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Conflict over Asheville civic center: Another reminder that government shouldn’t promote gambling

In an era in which they’re joined at the hip to a chronically dishonest and bigoted casino owner, it’s hard to know where religious conservatives stand these days on the issues that do not involve sex and/or trying to tell other people who to love or what to do with their own bodies. That said, the city of Asheville is currently in the midst of a controversy that used to bring the religious right together with progressives: government promotion of gambling.

It seems the city is considering naming rights offers from various private parties for the town civic enter and a leading bid comes from a gambling interest, Harrah’s Cherokee Casino, which is located on Native American land in far western North Carolina.

Of course, the practice of affixing the names of private businesses to public spaces like arenas and stadiums ought to be a controversial idea regardless of who or what is buying the rights. Public property belongs (or should belong) to all who inhabit a community and the practice of selling naming rights to private actors clearly undermines that notion and reinforces the destructive and increasingly prevalent view that government is an institution to which we should relate as we would a vending machine, rather than as stakeholders.

As a practical matter, however, objections to naming rights sales have been mostly sporadic and a function of whether the would be naming entity has a pleasant ring to it. In general, government leaders have tended to favor sterile, ultra-corporate sounding labels of the kind that come from banks or tech companies.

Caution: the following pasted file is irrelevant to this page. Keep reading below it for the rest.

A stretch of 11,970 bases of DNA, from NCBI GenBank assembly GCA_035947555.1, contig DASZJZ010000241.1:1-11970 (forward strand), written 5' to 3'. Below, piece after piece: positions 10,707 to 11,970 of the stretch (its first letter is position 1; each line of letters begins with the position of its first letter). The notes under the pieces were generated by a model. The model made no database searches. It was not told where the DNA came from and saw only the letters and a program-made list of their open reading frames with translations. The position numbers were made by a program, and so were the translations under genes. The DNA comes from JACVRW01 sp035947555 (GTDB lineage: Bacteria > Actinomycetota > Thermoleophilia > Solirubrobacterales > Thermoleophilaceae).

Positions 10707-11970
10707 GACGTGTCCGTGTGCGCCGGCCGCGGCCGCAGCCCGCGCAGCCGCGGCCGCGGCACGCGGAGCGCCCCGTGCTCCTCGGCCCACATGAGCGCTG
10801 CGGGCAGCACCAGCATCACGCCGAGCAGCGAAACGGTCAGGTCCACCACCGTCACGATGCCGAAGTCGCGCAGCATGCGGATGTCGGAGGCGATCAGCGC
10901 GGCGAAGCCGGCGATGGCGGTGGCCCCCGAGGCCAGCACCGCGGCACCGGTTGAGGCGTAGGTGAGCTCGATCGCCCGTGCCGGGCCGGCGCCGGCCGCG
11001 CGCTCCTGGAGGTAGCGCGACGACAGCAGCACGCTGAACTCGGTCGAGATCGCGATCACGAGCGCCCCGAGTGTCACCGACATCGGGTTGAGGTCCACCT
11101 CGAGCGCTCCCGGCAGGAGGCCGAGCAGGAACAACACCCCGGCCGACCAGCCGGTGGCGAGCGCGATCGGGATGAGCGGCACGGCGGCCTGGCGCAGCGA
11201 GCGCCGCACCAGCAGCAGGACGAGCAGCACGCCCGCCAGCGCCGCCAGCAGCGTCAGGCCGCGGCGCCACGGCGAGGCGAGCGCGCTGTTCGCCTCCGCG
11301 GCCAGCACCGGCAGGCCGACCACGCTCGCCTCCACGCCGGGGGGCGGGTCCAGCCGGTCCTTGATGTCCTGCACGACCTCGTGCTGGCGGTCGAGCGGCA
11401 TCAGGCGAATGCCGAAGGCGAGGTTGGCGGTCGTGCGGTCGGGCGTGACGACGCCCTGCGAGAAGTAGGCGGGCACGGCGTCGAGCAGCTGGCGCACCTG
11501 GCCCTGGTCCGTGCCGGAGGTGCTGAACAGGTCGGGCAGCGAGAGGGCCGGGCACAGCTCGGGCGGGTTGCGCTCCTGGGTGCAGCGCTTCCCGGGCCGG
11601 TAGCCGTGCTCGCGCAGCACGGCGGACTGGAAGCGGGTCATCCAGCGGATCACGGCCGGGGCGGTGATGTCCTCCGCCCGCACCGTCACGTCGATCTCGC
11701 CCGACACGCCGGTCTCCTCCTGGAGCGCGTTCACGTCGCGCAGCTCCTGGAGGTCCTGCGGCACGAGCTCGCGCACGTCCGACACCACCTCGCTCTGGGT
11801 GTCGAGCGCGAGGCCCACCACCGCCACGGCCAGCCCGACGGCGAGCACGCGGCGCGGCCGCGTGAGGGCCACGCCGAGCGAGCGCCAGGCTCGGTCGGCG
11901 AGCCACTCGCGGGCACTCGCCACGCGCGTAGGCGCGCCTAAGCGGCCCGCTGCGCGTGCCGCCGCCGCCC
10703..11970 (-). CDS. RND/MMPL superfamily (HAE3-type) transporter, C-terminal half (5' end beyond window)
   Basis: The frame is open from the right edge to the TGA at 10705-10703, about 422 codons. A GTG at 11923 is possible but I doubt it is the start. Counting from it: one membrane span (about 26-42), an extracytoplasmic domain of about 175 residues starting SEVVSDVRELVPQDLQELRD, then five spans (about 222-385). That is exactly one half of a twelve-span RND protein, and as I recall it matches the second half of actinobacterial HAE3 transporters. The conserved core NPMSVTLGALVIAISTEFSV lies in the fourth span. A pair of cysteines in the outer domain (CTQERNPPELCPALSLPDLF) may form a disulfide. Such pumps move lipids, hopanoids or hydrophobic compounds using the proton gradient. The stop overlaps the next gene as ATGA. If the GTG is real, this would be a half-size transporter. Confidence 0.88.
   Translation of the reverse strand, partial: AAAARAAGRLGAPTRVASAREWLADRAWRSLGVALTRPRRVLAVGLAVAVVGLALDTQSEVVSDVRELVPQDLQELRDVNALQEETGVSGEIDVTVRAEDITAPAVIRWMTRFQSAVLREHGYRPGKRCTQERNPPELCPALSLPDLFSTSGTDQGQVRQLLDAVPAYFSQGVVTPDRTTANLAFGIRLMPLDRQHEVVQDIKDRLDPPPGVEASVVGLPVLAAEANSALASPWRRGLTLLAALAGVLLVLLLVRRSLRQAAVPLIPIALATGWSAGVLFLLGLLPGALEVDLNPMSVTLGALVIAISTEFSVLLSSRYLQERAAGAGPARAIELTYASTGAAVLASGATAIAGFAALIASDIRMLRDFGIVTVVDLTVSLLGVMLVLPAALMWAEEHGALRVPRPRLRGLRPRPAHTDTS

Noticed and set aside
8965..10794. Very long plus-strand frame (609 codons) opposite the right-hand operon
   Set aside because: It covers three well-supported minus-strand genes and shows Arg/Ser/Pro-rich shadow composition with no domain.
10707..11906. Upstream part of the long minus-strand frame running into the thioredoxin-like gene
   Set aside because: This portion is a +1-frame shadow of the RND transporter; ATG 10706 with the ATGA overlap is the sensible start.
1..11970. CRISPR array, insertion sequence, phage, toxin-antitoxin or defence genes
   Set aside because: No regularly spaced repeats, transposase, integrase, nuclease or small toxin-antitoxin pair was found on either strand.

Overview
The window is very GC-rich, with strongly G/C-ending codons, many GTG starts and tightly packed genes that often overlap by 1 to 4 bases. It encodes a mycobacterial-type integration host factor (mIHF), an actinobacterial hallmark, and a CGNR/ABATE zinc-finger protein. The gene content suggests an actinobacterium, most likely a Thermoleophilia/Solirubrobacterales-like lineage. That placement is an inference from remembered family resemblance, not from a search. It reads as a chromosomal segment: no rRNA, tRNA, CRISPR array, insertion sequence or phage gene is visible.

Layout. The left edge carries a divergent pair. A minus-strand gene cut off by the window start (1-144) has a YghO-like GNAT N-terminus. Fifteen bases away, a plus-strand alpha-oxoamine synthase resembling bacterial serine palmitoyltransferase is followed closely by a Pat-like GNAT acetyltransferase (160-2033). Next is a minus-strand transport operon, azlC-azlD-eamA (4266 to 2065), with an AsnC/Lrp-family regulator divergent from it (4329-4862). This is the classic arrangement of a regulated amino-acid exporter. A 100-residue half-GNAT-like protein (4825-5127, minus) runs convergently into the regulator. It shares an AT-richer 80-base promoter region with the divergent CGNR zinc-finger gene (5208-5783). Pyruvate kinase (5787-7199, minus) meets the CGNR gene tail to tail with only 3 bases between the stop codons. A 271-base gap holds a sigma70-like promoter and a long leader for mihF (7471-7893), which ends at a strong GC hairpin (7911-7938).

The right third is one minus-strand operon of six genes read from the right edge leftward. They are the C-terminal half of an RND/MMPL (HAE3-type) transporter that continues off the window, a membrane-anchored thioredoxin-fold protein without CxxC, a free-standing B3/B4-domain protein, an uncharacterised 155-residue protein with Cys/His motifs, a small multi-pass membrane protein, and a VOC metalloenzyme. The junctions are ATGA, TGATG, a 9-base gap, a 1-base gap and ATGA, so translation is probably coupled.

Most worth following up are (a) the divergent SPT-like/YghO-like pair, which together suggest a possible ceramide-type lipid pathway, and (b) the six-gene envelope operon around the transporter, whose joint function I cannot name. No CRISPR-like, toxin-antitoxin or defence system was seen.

Occasionally, issues of morality creep into the discussion (Raleigh opted not to christen its new downtown music venue the “Bud Light Amphitheater” a few years back, though some attributed that to city leaders not wanting it to be known as the “BLA” rather than any real concerns about promoting alcohol consumption). For the most part, however, name rejections have been based more on whether proposals would sound corny, provincial or unpleasant, rather than morality. Hence, Bank of America Stadium and Duke Energy Center for the Performing Arts: “yes”; Piggly Wiggly Field or Preparation H Arena: “probably no.”

Regardless of any past derelictions of duty, the debate in Asheville over renaming what has been known as the U.S. Cellular Center ought to raise the issue of morality for caring and thinking people of all political persuasions. This is not because some view gambling as immoral — that’s clearly an issue that America resolved long ago to leave to individuals. The issue here is government’s role in promoting it.

As national predatory gambling expert Les Bernal pointed out about the “education lottery” several years ago when he visited North Carolina, public involvement in promoting gambling makes government an accessory to a scam and a lie, even if it is an entertaining. As we reported at that time in reference to our state’s ubiquitous lottery ads:

In short, it’s the kind of message that turns government’s traditional role on its head. Rather than acting as the source of democratic, intentional public solutions, government is transformed into an exploitative, PT Barnum-like huckster – selling “fun” and “entertainment” while shaking down suckers for every last dime.

And so it would be if Asheville leaders cave in and sell out to Harrah’s. By transforming one of their city’s most visible and important public gathering places into a gambling billboard, officials may rake in a few extra bucks, but in the end, they will only serve to help undermine the public’s faith in the structures and services they purport to want to underwrite.

Happily, a local tourism leader has spoken out against the idea, saying the move would be “inconsistent with [Asheville’s] community identity.” Let’s hope that critique prevails, that folks on the religious right join with caring and thinking progressives to weigh in against the Harrah’s push and that Asheville city leaders resist the temptation to compromise the long-term common good for a little extra short-term cash.

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